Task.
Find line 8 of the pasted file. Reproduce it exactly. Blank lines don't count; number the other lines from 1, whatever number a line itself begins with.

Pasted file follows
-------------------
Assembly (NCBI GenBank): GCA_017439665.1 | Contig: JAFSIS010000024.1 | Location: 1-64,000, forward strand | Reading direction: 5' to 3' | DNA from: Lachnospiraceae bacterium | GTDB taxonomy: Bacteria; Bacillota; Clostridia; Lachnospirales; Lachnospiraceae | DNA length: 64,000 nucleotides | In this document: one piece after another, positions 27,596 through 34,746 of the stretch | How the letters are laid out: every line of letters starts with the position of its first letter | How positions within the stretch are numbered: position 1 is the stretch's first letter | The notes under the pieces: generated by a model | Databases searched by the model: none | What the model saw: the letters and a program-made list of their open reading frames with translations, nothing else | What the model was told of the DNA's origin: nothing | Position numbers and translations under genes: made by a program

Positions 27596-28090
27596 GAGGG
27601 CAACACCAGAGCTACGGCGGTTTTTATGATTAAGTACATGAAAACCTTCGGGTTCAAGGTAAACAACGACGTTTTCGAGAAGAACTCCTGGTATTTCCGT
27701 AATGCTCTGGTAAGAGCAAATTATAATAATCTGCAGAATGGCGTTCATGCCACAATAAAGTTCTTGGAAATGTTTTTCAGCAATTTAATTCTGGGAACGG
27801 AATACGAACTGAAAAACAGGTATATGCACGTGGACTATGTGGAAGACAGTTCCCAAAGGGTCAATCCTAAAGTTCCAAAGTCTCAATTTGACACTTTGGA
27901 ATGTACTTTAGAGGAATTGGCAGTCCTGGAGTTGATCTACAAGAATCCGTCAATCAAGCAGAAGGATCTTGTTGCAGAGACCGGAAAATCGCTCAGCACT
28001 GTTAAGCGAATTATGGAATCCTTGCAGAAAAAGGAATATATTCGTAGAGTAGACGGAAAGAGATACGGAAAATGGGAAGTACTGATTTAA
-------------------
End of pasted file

28001 GTTAAGCGAATTATGGAATCCTTGCAGAAAAAGGAATATATTCGTAGAGTAGACGGAAAGAGATACGGAAAATGGGAAGTACTGATTTAA